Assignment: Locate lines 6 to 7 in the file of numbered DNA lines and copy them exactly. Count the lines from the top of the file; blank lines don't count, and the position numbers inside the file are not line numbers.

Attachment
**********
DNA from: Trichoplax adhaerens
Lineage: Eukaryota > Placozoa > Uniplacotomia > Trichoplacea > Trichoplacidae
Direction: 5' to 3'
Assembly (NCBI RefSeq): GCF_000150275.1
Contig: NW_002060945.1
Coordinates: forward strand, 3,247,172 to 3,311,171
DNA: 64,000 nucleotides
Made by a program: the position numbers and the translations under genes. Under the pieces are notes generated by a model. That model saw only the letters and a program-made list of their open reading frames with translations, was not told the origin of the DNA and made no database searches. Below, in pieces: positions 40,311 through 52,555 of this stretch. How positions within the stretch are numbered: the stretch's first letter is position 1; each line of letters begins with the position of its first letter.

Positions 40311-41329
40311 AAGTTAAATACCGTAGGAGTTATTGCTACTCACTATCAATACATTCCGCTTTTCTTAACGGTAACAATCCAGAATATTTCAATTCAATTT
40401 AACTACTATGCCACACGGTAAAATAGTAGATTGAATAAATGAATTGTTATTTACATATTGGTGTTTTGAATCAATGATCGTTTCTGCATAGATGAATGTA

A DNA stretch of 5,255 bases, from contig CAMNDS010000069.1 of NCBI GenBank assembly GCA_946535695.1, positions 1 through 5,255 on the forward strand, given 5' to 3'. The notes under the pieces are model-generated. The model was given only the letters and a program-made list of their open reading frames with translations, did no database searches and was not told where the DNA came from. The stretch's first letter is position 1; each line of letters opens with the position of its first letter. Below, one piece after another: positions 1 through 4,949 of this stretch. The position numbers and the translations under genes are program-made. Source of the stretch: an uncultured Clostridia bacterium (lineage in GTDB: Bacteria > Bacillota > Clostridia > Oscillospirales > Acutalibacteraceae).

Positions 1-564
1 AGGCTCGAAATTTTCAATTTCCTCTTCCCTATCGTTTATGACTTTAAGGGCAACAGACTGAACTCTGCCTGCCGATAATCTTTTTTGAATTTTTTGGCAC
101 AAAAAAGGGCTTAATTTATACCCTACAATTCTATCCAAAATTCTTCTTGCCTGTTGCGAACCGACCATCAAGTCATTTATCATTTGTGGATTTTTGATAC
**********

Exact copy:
Coordinates: forward strand, 3,247,172 to 3,311,171
DNA: 64,000 nucleotides